Protesters recount torture while in military detention [Egypt]

Mai Shams El-Din writes in Daily News Egypt

CAIRO: Protesters arrested by the military police during its March 9 evacuation of the Tahrir Square sit-in gave testimonials of torture and humiliation while in military custody at the Journalists’ Syndicate on Wednesday.

Protester Salwa Al-Housiny Gouda, said she and a group of young women were forced to strip naked in military prison. The women were asked who was married and who was not. Someone who claimed to be a doctor performed a virginity check on the unmarried women, threatening that if he discovered that any of them wasn’t a virgin, she would be charged with prostitution.

However, none of them was charged with prostitution. After a humiliating and torturous ordeal, Gouda and the rest of the women were released by the military prosecution.

The press conference that titled “No for Military Trials for Civilians” issued a statement demanding the release of all protesters held since the beginning of the January 25 Revolution inside military prisons, and putting on trial whoever is responsible for their torture at the Egyptian Museum or elsewhere.

Many activists have dubbed the museum “the slaughterhouse” referring to beatings and torture practiced there on detainees, before their release or transferal to military prosecution.

An army official who spoke to Daily News Egypt on condition of anonymity because he was not authorized to speak to the media, denied these accusations, saying that the military did not detain anyone on March 9.

According to Adel Ramadan, lawyer with the Front to Defend Egyptian Protesters, 173 were detained on that day, some were released on the same day while others were sentenced to prison. Of those sentenced, some have had their sentences suspended. About 150 are still behind bars.

Actor Ali Sobhy was taken to the military prison on March 9 and but later released by military prosecution.

“I was calling lawyers to report detention cases in front of the Egyptian Museum when an army officer took me inside and started beating me severely,” said Sobhy.

“I previously had an operation in my lung, but they did not care about this and started beating me everywhere.”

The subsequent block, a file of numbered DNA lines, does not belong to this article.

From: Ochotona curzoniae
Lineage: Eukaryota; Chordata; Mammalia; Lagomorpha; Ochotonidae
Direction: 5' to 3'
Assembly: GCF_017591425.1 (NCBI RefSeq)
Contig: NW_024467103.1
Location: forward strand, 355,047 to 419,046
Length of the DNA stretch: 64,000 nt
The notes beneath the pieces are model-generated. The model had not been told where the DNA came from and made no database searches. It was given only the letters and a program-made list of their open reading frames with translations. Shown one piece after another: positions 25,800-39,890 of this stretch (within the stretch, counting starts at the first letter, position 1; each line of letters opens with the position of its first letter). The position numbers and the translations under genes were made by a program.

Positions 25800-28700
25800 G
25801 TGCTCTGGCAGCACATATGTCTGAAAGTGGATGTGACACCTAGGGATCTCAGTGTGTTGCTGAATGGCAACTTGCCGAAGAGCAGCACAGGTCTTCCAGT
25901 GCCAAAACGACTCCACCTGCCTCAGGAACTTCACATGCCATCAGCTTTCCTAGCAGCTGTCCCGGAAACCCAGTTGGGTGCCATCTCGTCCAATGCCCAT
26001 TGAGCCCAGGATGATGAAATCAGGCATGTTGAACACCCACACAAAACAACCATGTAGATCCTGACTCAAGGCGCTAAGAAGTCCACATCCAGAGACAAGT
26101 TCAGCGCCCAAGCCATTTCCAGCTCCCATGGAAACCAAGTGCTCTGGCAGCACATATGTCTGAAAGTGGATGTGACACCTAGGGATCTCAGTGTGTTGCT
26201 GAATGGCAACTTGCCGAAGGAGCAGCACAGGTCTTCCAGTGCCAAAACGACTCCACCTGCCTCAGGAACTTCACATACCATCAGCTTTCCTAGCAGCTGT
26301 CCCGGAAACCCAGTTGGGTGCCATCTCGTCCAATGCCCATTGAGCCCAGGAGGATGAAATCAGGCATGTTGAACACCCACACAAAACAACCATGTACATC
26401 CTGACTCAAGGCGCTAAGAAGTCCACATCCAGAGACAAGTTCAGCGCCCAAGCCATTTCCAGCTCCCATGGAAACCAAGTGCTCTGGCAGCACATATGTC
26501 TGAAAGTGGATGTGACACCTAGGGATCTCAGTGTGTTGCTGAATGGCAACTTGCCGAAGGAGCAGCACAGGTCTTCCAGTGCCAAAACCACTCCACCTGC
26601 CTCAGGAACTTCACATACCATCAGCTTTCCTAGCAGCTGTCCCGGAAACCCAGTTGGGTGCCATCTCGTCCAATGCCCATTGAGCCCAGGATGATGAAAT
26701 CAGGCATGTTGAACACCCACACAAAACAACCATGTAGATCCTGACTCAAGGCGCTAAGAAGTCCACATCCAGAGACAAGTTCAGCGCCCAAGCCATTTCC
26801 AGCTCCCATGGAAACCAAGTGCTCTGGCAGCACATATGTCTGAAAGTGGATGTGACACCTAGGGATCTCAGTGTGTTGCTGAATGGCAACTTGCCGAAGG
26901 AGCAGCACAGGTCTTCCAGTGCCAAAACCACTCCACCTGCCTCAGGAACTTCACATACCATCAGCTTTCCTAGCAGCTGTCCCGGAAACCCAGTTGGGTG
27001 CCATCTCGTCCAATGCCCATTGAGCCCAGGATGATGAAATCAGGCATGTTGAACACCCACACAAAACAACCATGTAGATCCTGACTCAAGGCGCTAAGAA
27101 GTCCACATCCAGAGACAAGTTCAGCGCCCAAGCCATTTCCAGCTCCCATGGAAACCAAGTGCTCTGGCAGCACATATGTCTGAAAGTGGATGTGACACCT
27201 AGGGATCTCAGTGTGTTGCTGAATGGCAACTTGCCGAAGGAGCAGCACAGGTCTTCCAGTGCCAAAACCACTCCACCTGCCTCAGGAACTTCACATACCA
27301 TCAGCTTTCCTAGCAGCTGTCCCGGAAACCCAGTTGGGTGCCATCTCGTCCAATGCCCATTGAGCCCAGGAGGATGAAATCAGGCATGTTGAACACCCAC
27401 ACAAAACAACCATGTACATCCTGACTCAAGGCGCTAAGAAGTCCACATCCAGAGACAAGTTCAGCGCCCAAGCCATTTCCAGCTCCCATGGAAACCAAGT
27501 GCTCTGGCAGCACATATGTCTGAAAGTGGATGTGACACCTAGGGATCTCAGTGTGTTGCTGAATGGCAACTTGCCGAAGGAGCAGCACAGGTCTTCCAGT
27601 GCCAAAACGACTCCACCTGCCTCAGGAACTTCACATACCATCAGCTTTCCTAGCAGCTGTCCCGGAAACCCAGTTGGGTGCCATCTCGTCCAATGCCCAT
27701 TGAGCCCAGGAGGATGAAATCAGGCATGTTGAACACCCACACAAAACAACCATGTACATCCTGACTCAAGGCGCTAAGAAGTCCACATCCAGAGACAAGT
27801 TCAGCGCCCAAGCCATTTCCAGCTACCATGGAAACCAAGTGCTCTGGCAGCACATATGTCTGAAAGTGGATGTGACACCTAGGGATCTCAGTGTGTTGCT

Sobhy said that when they were taken to the military prison, cameras filmed them, identifying them as thugs after putting guns and knives in front of them.

“When army officials saw my long hair and knew that I was an actor, they started beating me, saying I wasn’t a man, and insulted me. This was extremely humiliating.”

A journalist gave an account of her detention and also criticized the lack of media coverage.

“Media after January 25 is even more restricted than what we were used to before the revolution,” said journalist Rasha Azab, who was arrested by the military on March 9.

“As a journalist, I cannot publish my testimony in my newspaper, that’s why I had to publish it on the internet.”

Azab said that she was beaten inside the Egyptian Museum.

“There were around 30 women handcuffed and beaten by the army officers inside the museum, and I heard screams of other men who were being tortured in other rooms.”

Azab said that she was released, but alleged that thousands were still detained in the military prison and no one knew anything about them.

“We only arrested those who attempted to harm other people or harass women. These videos [in which released activists recount their torture] are for sure fake; the army cannot torture anyone, with or without orders,” said the anonymous army source.

“There are people who are trying to create rifts between the army and the people, just because they do not like the army.”

Families of other protesters who were still in military custody also recounted their ordeal at the press conference. One of them was the mother of Waleed Samy Saad who was arrested on March 9.

“Waleed protested in Tahrir because he could not find a job. He wanted a better life for himself and for us, so he went to Tahrir to demand his rights,” said Samy’s mothers in tears.

“Protesters who got out of the military prison told me about my polite son who has never violated the law. My son is not a thug; my son is a freedom seeker.”

She said she did not know where her son was, and didn’t know what to bring him back.

(Additional reporting by Mohammed Effat.)

 

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